Anonymous Coward | about 7 months ago | (#47432291)

Yeah, but what if you're making tried as much as the guys working 40 hours?

Re:Schedule some days as offset days (1)

rikkards (98006) | about 7 months ago | (#47432529)

Not only that but a company that lets someone do that is shooting themself in the foot. Sooner or later 80 hour a week guy is going to leave, good luck getting someone that is
A: willing to do it coming in
B: not taking the job until something better comes along.

It's not a badge of honor, just an example of rationalization for a crappy job.

Re:Schedule some days as offset days (2)

QRDeNameland (873957) | about 7 months ago | (#47432319)

Or you can just work 16hour days like the rest of us and wear it with a badge of sucker.


Depends on the Application layer / patch applied (1)

slacklinejoe (1784298) | about 7 months ago | (#47432065)

I do this for a lot of clients. Automatic Deployment Rules in Configuration Manager, Scripts, Cron jobs etc. For test / dev, it absolutely makes sense as I usually have a monitoring system that goes into Maintenance Mode during the updates. If things take too long or if services aren't restored post update, the monitoring system gives me a shout that something needs remediated. For production, it varies on the expected impact. If it's something I tested in pilot with zero issues and the application isn't something with an insane SLA, sure, I'll use an automatic deployment. When I'm working on hospital equipment such as servers processing imaging or vitals monitoring for surgery, that gets nix'ed no matter what due to the liability concerns. I usually suggest building up trust / experience by automating the less critical systems and phasing in more sensitive systems until you've both gained a lot of experience with it and have more management support to do so as when crap goes down, it's easier to say this is a tested processed we've been using for years vs yeah, oops, new script sorry that knocked down our ERP system.... Resume generating event right there... So, I guess it depends, just another tool for the toolbox and it's up to the carpenter to know when to pull it out.

Ansible (0)

Anonymous Coward | about 7 months ago | (#47432071)

I like ansible... alot. Chef, salt, something else if that is your preference. In any event, yes, an automated deployment framework allows you to test the maintenance procedure out, throttle the number of servers that get managed at one time, bail (and/or text you) if there is a problem.

Done right it can be run continuously so that you are always confident about the state of your servers and their maintenance procedures.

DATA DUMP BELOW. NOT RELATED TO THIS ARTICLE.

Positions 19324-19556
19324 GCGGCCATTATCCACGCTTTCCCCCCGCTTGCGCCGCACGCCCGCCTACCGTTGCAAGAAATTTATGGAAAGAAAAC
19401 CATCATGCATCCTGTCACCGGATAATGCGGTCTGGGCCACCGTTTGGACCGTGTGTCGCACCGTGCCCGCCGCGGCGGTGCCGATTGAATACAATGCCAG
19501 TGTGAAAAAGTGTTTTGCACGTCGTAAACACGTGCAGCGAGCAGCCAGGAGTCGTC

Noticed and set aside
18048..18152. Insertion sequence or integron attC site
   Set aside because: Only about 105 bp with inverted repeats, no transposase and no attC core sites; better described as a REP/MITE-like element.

We do it all the time... (0)

Anonymous Coward | about 7 months ago | (#47432073)

We do it all the time... Schedule a snapshot, push patches, verify thing are up, and if not throw an alarm... Using Shavlik on, horror of horrors, Windows...

I've rolled back 2 or 3 in the past 5 years, usually do to Microsoft's inablilty to consistently write a patch that doesn't break something, and once because the vendor couldn't see to be hyper sensitive to .Net patch levels...

use some configuration management tools (0)

Anonymous Coward | about 7 months ago | (#47432075)

- cfengine
- puppet
- chef
- ansible
- salt

All should be able to do the work.

Offshore (4, Insightful)

pr0nbot (313417) | about 7 months ago | (#47432091)

Offshore your maintenance jobs to someone in the correct timezone!

Re:Offshore (0)

Anonymous Coward | about 7 months ago | (#47432177)

this is what my employer does

Re:Offshore (0)

Anonymous Coward | about 7 months ago | (#47432395)

This is a temporary solution if your business grows worldwide. It's 2014, time to start using virtualization/imaging and distributed services. You can keep everything running while you do maintenance on individual nodes. Some systems can even move a running virtual image to another physical server.

Sounds like a bad idea ... (4, Insightful)

gstoddart (321705) | about 7 months ago | (#47432095)

You don't monitor maintenance windows for when everything goes well and is all boring. You monitor them for when things go all to hell and someone needs to correct it.

In any organization I've worked in, if you suggested that, you'd be more or less told "too damned bad, this is what we do".